Knowing The Low-flow Culture: New approaches in water- and energy-efficient plumbing

Photo ©BigStockPhoto/Nikita Sobolkov
Photo ©BigStockPhoto/Nikita Sobolkov

By Geoff McDonell, P.Eng., LEED AP
The last decade of increased awareness and availability of low-water consumption plumbing fixtures and touchless actuators has led to wide industry acceptance. Across the country, building codes have begun to drive even lower water consumption standards. However, as this new low-flow culture takes root, it becomes clear we, as a nation, are not quite there yet. (For more, see Canada Mortgage and Housing Corporation (CMHC) Research Highlight Technical Series 11-101, Monitoring Performance of Retrofitting from Tank to Tankless. See also Brookhaven National Laboratory’s “Actual Savings and Performance of Natural Gas Tankless Water Heaters,” a report prepared for the Minnesota Office of Energy Security in 2010).

Many of us have experienced a long wait for hot (even warm) water to come out of the tap after actuating an infrared sensor or turning the handle. How long is acceptable to wait for the shower to come up to the right temperature before getting in? Surprisingly, there have been many cases where someone has installed instantaneous tankless water heaters in a renovation or new project, only to see no real improvement in energy use or the time it takes hot water to reach the tap.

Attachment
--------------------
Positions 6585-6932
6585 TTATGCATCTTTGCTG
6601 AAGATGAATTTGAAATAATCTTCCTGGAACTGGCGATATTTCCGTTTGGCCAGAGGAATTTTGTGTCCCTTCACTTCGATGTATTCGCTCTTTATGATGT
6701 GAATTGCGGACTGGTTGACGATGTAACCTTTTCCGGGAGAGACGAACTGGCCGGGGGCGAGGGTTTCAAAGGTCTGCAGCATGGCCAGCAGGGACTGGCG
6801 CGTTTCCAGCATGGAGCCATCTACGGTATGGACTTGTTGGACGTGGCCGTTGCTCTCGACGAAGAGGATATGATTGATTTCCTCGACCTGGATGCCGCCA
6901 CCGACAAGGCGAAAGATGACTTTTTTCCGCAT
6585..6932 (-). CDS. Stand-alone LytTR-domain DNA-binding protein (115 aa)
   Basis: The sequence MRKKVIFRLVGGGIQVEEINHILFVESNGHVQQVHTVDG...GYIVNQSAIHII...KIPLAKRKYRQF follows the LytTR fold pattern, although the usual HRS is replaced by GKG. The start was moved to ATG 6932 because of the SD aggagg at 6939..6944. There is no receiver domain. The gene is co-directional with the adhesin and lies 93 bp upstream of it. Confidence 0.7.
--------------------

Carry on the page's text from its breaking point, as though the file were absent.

While the manufacturers of fixtures and trim provide a wide variety of efficient toilets, urinals, faucets, and shower heads, there is still more work needed to accommodate better plumbing piping design to work with all these new low-flow products.

Waste of energy
In spite of the wide availability of low-flow faucets and showerheads, there remains quite a significant amount of water and energy being wasted—in some cases, almost as much as when full-flow faucets and shower heads were used. Much of this comes down to the fact users are leaving the tap running longer to reach their desired water temperature.

The challenges to the engineering and construction community that need to be overcome to provide truly energy and water-efficient domestic hot-water systems include: